Realistic simulation of ion flux through membrane sheds light on antibiotic resistance

August 16, 2011

As the gatekeepers of ion flow through cell membranes, ion channels are of key interest in numerous cellular processes. Now, a new study describes an innovative new computational model that realistically simulates the complex conditions found in biological systems and allows for a more accurate look at ion channel function at the level of individual atoms. The research, published by Cell Press in the August 17th issue of the Biophysical Journal, provides a remarkably detailed look at the function of a bacterial channel that kills brain cells in people with bacterial meningitis and provides insight into mechanisms that underlie deadly antibiotic resistance.

"Ion channels play an essential role in cellular homeostasis and signaling," says senior study author, Dr. Ulrich Zachariae, from the Institute for . "The study of their function is crucial both for an understanding of intercellular communication and to develop drugs against a plethora of channel-induced diseases." By developing a new computational model, Dr. Zachariae and colleagues were able to directly simulate ion flux through membrane channels under conditions that closely resembled those experienced by living cells.

The researchers used their new method to study PorB, a bacterial channel that is formed by pathogenic Neisseria meningitidis. PorB inserts into the membranes of key intracellular structures in the infected host and causes them to die. The new approach enabled Dr. Zachariae's group to study detailed molecular mechanisms of ion flux through PorB and to explore the effects of specific mutations on ion passage through the channel. This is medically relevant because these are quick to develop by mutating the PorB channel, which is also the main entrance gate into the bacteria, so that common antibiotics no longer fit through the channel. "A major goal of our research is to determine how common antibiotics should be modified to again pass through bacterial channels," explains Dr. Zachariae.

In summary, the new approach allowed for an extraordinarily meticulous look at ion channel function. "We showed that our method accurately predicted ion conductance and selectivity and elucidated ion conduction mechanisms in great detail," concludes Dr. Zachariae. "Thus we expect it to be useful for studies of the molecular mechanisms of ion passage, such as for the improvement of drug design against ion channel targets like PorB. Results from such studies may prove to be crucial for a large group of dangerous bacterial infections which develop more and more resistance against antibiotics."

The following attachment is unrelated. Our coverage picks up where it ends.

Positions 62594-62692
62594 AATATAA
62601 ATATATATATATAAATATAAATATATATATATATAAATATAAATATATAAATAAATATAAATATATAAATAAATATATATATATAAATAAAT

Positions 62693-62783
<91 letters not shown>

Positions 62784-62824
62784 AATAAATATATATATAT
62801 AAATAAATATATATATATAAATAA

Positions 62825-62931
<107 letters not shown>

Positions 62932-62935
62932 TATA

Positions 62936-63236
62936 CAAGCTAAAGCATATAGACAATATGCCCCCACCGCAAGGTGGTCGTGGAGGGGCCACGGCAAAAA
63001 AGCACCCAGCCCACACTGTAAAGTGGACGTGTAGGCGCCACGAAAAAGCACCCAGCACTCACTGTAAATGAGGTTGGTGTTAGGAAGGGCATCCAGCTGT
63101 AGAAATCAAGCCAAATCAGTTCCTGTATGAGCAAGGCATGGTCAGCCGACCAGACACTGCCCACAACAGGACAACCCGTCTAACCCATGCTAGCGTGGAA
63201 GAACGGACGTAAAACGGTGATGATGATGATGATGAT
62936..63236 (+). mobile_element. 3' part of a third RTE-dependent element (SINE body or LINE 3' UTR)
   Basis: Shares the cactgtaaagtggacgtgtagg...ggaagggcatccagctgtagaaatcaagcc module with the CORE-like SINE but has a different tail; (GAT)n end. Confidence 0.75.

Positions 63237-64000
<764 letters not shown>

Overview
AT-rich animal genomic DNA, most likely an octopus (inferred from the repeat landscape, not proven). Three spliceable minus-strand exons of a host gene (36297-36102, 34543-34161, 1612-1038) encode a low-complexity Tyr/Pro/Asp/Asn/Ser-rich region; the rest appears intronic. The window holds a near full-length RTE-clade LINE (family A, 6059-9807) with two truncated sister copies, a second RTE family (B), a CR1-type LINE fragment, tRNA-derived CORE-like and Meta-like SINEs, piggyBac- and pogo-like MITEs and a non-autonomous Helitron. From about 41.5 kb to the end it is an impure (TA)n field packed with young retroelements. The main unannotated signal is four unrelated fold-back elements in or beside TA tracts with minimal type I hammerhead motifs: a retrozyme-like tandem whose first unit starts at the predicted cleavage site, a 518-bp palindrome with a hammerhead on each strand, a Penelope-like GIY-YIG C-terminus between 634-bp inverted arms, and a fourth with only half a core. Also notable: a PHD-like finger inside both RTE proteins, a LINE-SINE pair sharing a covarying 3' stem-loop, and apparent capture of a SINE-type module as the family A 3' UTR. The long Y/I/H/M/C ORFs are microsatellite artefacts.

Explore further: Scientists propose new method for studying ion channel kinetics

Related Stories

Unraveling the mysteries of poison

April 13, 2006

Researchers from the Max Planck Institite for Biophysical Chemistry and other German and French colleagues have combined magnetic resonance spectroscopy (solid-state NMR) with special protein synthesis procedures to uncover ...

Revolution in understanding of ion channel regulation

January 30, 2008

A study at Rush University Medical Center in Chicago published this week in the online version of Biophysical Journal proposes that bubbles may control the opening and closing of ion channels. This new understanding of the ...

Chloroform provides clue to 150 year old medical puzzle

March 31, 2008

One of the earliest general anaesthetics to be used by the medical profession, chloroform, has shed light on a mystery that’s puzzled doctors for more than 150 years – how such anaesthetics actually work.

Gates open on understanding potassium channel controls

June 3, 2010

Walter and Eliza Hall Institute scientists have made a significant advance in understanding how potassium channels, which permit the flow of electric currents central to many of the body's biological processes, control the ...

Recommended for you

Male seahorse and human pregnancies remarkably alike

September 1, 2015

Their pregnancies are carried by the males but, when it comes to breeding, seahorses have more in common with humans than previously thought, new research from the University of Sydney reveals.

Parasitized bees are self-medicating in the wild, study finds

September 1, 2015

Bumblebees infected with a common intestinal parasite are drawn to flowers whose nectar and pollen have a medicinal effect, a Dartmouth-led study shows. The findings suggest that plant chemistry could help combat the decline ...

0 comments

Please sign in to add a comment. Registration is free, and takes less than a minute. Read more

Click here to reset your password.
Sign in to get notified via email when new comments are made.